So Gideon obeys the Lord and follows the commands God gave him. But he does so in the middle of the night. I think it’s interesting that he would do this. I mentioned earlier that God shows meticulous sovereignty over this situation and here is another example of that sovereignty.
God knows the character of Gideon, He knows what he will do and how he will do it. Gideon is certainly a coward for not immediately obeying God in broad daylight and he allows fear to rule his life – fear for his life actually probably kept him alive for God’s task and allowed the people in that area to see that God was moving and stir them to recognize that something was afoot.
Just as God knew that Joseph’s dreams would provoke the young man toward pride and a propensity toward annoying his older brothers and father, God also knew that Gideon would be too cowardly to cut down the Baal in broad daylight. God uses the weaknesses and sinfulness of His children to accomplish His will. He plans and ordains all things – and that means all things.
6:28-32 When the men of the town rose early in the morning, behold, the altar of Baal was broken down, and the Asherah beside it was cut down, and the second bull was offered on the altar that had been built. 29 And they said to one another, “Who has done this thing?” And after they had searched and inquired, they said, “Gideon the son of Joash has done this thing.” 30 Then the men of the town said to Joash, “Bring out your son, that he may die, for he has broken down the altar of Baal and cut down the Asherah beside it.” 31 But Joash said to all who stood against him, “Will you contend for Baal? Or will you save him? Whoever contends for him shall be put to death by morning. If he is a god, let him contend for himself, because his altar has been broken down.” 32 Therefore on that day Gideon was called Jerubbaal, that is to say, “Let Baal contend against him,” because he broke down his altar.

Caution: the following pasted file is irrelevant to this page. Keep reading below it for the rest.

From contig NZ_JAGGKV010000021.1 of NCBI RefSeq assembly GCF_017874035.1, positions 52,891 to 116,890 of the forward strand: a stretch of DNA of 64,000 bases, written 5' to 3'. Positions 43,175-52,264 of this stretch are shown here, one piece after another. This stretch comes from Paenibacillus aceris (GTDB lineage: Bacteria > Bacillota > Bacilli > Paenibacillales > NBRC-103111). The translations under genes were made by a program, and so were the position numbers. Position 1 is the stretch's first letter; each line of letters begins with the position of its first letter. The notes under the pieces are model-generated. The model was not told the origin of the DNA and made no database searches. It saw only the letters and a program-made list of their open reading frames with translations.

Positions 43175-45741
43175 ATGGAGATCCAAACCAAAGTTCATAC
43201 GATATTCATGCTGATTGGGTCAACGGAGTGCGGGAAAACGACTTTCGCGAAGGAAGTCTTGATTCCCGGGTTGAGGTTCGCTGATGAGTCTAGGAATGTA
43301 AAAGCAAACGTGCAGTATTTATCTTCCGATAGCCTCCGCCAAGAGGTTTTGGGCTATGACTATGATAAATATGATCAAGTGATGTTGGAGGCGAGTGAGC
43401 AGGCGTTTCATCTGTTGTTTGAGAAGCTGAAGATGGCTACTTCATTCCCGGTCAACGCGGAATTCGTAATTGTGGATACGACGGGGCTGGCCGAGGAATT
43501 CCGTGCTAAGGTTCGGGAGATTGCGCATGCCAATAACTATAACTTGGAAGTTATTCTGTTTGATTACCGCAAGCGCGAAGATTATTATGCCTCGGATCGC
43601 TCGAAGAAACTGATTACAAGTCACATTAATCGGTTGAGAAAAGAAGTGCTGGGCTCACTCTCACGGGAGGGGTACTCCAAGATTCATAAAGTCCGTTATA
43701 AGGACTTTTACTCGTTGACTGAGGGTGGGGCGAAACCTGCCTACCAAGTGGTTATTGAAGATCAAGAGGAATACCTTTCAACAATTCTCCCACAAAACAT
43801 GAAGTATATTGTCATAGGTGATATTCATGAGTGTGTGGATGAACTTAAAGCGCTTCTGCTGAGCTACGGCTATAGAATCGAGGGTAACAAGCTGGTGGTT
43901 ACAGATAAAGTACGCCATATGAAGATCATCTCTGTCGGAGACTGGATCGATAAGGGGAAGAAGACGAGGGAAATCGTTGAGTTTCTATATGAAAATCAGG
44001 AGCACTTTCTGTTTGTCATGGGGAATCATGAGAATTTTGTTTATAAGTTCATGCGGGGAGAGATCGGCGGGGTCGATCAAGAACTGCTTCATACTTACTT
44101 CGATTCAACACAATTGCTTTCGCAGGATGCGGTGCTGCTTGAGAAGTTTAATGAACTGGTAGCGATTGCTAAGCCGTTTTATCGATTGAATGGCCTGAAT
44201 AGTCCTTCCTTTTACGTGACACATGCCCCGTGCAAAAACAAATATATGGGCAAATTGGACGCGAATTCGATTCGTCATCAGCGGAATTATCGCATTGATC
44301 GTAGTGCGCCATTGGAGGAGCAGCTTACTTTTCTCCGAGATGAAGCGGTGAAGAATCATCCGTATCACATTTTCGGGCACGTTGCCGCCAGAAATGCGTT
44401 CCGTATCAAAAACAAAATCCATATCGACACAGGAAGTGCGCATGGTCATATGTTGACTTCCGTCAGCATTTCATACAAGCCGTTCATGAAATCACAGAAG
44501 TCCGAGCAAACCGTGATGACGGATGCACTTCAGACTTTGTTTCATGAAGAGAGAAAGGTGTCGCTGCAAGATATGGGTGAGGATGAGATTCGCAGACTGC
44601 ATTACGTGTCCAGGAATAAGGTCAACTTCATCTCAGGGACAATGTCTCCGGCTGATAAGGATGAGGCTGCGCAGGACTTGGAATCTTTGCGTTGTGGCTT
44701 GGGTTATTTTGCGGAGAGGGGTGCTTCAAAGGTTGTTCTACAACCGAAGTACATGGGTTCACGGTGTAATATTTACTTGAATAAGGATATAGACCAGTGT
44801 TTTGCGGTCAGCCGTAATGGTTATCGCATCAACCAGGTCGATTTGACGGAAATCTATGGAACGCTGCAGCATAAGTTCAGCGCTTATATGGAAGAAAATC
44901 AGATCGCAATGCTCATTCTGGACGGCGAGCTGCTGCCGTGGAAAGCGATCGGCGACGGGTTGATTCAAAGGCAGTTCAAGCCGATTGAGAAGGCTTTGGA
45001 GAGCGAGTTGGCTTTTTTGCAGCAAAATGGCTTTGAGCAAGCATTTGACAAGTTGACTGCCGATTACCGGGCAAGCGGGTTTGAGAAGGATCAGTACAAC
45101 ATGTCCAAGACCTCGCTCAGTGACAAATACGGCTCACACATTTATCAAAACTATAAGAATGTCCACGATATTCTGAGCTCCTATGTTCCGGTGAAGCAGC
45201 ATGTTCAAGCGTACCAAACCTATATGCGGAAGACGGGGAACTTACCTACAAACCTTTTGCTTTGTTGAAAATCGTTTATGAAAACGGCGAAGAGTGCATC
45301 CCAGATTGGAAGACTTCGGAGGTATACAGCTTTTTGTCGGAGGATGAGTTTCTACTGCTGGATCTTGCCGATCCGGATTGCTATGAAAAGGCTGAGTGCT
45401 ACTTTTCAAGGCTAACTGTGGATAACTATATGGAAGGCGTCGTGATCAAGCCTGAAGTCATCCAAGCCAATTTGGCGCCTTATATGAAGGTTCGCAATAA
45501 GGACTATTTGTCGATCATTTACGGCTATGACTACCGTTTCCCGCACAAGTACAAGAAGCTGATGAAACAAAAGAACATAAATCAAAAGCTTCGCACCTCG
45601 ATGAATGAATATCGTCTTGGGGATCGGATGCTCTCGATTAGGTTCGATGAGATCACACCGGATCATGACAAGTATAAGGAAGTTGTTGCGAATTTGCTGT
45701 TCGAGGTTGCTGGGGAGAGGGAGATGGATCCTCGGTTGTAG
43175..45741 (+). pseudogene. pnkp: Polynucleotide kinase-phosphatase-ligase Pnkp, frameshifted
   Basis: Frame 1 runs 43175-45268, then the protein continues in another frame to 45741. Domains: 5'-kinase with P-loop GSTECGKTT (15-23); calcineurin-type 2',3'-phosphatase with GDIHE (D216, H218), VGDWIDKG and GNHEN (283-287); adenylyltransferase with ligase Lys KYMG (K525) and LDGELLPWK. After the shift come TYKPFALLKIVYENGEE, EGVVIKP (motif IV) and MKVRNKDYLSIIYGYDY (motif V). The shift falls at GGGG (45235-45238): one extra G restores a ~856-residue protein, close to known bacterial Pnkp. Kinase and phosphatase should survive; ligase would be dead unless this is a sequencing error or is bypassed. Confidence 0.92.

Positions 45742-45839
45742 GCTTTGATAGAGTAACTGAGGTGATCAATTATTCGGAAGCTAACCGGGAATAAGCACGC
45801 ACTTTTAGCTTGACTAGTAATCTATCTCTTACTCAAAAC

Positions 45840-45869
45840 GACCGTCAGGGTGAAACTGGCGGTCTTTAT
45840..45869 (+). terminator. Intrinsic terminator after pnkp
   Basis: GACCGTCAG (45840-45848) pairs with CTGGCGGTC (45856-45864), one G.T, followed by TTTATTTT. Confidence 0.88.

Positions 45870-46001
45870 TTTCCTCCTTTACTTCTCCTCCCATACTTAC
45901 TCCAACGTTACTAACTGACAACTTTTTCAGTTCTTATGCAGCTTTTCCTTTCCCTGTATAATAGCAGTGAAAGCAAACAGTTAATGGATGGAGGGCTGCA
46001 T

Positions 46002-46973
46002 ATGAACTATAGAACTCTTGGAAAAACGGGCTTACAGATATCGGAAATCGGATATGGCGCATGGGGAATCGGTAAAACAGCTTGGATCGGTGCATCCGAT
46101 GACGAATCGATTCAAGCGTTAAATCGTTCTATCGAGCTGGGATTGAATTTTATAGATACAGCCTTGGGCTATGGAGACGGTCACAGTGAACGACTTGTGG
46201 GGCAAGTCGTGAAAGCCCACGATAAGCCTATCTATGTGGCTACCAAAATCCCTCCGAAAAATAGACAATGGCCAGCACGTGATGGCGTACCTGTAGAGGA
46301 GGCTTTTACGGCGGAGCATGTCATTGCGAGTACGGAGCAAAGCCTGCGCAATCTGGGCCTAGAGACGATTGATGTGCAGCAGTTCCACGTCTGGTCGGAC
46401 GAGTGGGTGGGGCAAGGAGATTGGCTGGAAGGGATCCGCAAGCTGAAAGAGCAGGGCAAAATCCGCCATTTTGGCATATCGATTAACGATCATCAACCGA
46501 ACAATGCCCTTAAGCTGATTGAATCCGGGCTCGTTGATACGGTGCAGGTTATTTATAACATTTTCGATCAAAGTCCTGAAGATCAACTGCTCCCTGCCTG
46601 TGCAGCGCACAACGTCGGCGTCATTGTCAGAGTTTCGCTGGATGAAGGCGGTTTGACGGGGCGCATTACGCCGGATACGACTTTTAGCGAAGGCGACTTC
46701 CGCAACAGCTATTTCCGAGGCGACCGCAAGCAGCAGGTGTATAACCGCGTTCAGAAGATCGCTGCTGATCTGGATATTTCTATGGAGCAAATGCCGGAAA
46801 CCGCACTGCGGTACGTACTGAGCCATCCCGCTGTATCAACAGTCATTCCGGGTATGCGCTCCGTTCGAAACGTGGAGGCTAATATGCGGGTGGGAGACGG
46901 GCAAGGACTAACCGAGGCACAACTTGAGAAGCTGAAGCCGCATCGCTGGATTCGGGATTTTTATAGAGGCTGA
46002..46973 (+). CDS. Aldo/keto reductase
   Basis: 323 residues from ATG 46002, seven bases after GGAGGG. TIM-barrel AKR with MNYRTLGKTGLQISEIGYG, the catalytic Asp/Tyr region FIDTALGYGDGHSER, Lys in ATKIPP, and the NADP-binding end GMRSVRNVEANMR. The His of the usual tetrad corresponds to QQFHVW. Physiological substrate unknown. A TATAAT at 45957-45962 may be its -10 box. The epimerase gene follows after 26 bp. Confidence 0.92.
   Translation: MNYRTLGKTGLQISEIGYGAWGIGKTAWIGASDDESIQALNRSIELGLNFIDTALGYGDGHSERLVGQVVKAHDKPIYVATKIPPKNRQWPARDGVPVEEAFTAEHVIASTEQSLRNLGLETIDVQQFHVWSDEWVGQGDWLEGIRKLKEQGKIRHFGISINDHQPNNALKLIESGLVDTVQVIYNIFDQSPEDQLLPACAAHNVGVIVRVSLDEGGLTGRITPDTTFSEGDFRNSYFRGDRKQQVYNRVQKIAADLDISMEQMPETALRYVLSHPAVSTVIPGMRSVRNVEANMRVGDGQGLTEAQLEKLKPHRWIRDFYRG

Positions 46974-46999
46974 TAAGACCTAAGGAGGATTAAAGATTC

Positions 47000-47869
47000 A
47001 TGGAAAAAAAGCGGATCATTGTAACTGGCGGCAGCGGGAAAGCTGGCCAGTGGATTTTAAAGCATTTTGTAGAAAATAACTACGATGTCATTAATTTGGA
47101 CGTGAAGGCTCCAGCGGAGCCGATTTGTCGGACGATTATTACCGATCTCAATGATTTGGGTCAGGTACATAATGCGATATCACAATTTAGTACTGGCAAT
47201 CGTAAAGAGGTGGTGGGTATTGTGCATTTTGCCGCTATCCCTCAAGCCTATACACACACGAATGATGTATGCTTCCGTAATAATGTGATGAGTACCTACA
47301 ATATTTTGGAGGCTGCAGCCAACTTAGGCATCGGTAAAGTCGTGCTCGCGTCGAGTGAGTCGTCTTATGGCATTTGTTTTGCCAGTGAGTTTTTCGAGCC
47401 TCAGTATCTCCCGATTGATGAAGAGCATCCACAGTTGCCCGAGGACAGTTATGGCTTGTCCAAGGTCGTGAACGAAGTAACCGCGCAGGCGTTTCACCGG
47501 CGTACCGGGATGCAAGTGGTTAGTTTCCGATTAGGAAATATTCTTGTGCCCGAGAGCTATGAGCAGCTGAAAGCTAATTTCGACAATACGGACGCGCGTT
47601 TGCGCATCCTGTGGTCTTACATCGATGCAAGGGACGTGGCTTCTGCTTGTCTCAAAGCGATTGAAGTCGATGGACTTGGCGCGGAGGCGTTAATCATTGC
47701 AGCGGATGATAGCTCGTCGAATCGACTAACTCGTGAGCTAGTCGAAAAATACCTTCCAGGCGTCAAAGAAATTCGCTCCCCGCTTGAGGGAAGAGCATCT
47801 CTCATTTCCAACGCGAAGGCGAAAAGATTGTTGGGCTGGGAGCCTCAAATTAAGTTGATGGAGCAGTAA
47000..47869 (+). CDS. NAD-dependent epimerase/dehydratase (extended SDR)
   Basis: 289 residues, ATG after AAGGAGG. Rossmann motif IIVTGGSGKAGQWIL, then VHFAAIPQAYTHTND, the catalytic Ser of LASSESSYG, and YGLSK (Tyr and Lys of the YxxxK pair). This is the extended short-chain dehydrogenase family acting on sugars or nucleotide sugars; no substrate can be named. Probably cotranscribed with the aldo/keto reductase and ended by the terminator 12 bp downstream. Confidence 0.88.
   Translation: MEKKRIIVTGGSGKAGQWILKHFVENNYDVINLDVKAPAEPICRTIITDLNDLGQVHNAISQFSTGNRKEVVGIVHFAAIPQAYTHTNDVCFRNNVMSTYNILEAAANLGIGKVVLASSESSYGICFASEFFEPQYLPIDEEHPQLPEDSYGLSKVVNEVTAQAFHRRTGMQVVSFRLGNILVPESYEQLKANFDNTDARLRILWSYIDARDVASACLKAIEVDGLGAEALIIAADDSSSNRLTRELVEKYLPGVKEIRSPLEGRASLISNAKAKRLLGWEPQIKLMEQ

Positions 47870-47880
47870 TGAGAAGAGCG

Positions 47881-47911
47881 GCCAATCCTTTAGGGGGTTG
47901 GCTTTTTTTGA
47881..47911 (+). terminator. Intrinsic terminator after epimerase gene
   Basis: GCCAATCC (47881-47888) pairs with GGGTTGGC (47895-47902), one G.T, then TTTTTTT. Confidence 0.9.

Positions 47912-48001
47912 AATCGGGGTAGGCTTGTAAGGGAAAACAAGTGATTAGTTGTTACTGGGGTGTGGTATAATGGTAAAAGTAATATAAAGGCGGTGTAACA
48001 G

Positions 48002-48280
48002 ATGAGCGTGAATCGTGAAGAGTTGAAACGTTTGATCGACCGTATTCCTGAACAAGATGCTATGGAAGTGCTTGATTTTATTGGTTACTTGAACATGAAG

Isn’t it ironic how all these people get upset and want to kill Gideon for what he did in tearing down there alters? This mob was standing up for Baal, but as Joash points out, if Baal was a real powerful being he should be able to take care of himself, thank you very much.
So Joash stands up for his boy, and I find this really commendable. There seems to have been at least some honor in this family or at least in this man, despite the fact that he was a man who worshiped multiple deities!
Anyway…the irony is that God is the one who in this story has vowed to stand up for Israel. God is the one promising to be with Gideon as he leads Israel to victory of its’ enemies, and God is the one who will empower Gideon…as we’ll see soon in verse 34.
SIDE NOTE: The ESV Study Bible has a nice blurb on Asherah and what it was, “Asherah may function as both the divine name for a particular goddess or, as in these verses, refer to sacred wooden poles erected at places where she was worshiped (vv. 26, 28, 30; cf. 1 Kings 15:13; 18:19; 2 Kings 17:16). Most frequently, these sacred objects are called “Asherim” (e.g., Ex. 34:13; Deut. 7:5; 12:3; 2 Kings 17:10).
6:33-35 Now all the Midianites and the Amalekites and the people of the East came together, and they crossed the Jordan and encamped in the Valley of Jezreel. 34 But the Spirit of the Lord clothed Gideon, and he sounded the trumpet, and the Abiezrites were called out to follow him. 35 And he sent messengers throughout all Manasseh, and they too were called out to follow him. And he sent messengers to Asher, Zebulun, and Naphtali, and they went up to meet them.